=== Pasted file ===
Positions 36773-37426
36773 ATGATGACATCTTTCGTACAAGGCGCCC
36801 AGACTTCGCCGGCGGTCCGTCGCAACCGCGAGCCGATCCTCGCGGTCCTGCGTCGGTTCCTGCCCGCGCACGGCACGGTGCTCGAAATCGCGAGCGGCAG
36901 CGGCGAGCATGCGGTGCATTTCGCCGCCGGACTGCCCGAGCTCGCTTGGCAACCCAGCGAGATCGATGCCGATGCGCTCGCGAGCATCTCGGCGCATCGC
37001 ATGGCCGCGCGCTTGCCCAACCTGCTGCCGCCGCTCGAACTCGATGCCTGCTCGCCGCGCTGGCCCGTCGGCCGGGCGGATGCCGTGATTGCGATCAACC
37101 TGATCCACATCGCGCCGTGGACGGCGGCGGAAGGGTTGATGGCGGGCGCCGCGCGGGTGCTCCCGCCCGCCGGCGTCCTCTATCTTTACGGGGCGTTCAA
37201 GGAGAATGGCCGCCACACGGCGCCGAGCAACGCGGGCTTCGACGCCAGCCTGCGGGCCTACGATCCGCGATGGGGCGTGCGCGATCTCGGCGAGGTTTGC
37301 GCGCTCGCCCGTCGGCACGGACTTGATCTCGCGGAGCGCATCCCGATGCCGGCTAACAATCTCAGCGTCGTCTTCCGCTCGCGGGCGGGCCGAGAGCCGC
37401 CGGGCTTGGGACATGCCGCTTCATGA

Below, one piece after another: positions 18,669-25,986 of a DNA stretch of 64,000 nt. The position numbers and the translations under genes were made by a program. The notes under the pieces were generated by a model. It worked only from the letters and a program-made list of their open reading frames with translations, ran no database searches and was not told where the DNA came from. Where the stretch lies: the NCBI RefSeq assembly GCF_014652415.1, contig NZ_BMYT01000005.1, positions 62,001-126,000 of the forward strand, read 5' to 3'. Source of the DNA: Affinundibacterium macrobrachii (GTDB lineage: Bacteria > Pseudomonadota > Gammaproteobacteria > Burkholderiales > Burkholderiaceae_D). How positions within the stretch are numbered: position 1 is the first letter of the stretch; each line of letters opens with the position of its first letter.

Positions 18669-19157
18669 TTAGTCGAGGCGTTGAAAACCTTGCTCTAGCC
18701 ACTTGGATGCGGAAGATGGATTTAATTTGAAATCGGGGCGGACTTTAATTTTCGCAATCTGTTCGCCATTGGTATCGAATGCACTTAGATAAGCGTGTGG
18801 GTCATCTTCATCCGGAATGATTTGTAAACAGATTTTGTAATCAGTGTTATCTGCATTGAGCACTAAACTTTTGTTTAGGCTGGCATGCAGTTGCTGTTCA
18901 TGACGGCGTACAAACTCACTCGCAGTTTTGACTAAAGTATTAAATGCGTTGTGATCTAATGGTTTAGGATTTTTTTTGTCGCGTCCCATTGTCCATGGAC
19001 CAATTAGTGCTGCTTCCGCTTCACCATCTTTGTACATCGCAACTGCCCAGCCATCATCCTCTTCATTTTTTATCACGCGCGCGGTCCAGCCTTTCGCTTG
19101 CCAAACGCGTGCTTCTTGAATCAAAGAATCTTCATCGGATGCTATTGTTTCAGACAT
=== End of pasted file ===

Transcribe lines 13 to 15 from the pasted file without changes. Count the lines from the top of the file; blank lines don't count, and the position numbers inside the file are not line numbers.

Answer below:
18701 ACTTGGATGCGGAAGATGGATTTAATTTGAAATCGGGGCGGACTTTAATTTTCGCAATCTGTTCGCCATTGGTATCGAATGCACTTAGATAAGCGTGTGG
18801 GTCATCTTCATCCGGAATGATTTGTAAACAGATTTTGTAATCAGTGTTATCTGCATTGAGCACTAAACTTTTGTTTAGGCTGGCATGCAGTTGCTGTTCA
18901 TGACGGCGTACAAACTCACTCGCAGTTTTGACTAAAGTATTAAATGCGTTGTGATCTAATGGTTTAGGATTTTTTTTGTCGCGTCCCATTGTCCATGGAC